There Would Be Then
Speedy Results Of Such Improved Communication.
One would be an increased
value of land; the second, an increase in the number of small areas
And cultivated; the third, an increase in the rural population.
A fourth would be that the incredible amount of money which is now
annually transferred to the Continent and America for the purchase of
every kind of lesser produce would remain in this country to the
multiplication of the accounts at Post Office savings banks. Every one
who possibly could would grow or fatten something when he could just put
it on a road train, and send it off to market.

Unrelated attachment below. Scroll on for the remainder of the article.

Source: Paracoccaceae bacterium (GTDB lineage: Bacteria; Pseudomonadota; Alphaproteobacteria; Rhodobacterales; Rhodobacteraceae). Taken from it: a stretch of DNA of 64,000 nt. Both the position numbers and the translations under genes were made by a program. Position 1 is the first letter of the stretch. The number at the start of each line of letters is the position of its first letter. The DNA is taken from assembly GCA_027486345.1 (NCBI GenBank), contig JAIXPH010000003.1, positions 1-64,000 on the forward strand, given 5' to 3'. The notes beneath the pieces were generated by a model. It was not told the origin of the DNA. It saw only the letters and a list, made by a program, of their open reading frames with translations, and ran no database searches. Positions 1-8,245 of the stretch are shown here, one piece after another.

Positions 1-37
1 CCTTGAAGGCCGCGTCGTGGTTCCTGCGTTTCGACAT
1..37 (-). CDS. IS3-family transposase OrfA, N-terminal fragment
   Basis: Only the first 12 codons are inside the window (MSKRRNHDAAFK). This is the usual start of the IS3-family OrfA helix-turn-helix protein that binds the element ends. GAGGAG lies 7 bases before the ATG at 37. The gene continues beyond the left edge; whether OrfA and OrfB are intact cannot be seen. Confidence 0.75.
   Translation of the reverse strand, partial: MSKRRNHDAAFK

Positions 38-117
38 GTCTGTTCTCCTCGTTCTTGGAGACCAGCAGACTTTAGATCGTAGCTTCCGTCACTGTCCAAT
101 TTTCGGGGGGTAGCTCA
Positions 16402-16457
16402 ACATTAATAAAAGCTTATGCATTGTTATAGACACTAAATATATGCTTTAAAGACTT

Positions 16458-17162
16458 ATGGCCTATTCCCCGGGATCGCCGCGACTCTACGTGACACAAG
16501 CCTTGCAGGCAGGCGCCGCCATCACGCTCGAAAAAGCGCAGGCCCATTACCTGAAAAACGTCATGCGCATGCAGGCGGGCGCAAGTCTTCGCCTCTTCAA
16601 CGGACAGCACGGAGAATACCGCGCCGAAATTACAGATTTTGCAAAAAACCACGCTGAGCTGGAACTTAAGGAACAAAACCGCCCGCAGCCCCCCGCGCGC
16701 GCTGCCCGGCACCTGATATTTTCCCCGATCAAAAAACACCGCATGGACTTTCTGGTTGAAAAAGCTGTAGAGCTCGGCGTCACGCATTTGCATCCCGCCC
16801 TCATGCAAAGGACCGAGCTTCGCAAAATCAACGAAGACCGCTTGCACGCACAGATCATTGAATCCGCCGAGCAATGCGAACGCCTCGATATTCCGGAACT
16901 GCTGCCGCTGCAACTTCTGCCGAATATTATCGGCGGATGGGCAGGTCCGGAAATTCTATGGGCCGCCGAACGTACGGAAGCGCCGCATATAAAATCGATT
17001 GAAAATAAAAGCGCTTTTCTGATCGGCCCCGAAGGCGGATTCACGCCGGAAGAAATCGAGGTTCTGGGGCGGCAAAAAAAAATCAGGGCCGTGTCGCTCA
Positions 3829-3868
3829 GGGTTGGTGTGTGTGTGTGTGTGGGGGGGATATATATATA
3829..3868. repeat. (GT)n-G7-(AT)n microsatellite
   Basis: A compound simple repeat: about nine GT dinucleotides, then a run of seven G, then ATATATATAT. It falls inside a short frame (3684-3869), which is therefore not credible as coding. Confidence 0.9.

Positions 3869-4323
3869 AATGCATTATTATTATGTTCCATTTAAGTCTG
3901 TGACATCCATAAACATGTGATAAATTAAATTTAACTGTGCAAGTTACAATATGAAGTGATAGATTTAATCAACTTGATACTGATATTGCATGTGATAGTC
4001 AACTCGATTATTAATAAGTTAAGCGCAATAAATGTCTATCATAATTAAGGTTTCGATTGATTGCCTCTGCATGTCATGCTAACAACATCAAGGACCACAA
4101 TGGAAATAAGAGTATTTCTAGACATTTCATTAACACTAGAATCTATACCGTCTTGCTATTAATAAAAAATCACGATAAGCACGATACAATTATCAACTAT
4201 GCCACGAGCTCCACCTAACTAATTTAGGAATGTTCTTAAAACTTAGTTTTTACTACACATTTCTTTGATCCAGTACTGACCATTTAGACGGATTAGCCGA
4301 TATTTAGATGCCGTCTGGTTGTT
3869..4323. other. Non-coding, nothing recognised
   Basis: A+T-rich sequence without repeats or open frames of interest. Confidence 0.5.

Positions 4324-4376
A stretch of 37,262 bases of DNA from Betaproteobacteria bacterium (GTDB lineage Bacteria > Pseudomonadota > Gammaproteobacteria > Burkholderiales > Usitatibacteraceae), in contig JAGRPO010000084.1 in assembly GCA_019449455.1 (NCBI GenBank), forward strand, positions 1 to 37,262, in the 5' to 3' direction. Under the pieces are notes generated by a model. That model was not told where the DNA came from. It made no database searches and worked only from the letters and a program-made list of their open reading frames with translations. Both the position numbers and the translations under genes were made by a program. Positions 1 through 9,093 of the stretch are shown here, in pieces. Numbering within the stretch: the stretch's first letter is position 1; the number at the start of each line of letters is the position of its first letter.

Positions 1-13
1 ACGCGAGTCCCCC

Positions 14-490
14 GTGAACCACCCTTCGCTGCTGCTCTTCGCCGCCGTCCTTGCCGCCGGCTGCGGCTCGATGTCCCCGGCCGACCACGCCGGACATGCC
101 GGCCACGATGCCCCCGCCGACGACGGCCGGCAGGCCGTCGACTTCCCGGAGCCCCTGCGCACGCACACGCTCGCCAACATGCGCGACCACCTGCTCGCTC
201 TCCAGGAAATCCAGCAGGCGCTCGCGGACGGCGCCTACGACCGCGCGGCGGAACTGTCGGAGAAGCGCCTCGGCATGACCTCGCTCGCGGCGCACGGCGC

Two through passenger road trains a day, one in each direction, carrying
light parcels as well, and traversing say forty or fifty miles or less,
would probably soon obtain sufficient support, as they ran from village
to village and market town to market town. At present, those who live in
villages are practically denied locomotion unless they are well enough
off to keep a horse and trap and a man to look after them. A person
residing in a village must either remain in the village, or walk, or go
by carrier. The carrier stops at every inn, and takes a day to get over
ten miles. The exposure in the carrier's cart has been the cause of
serious illness to many and many a poor woman obliged to travel by it,
and sit in the wind and rain for hours and hours together.
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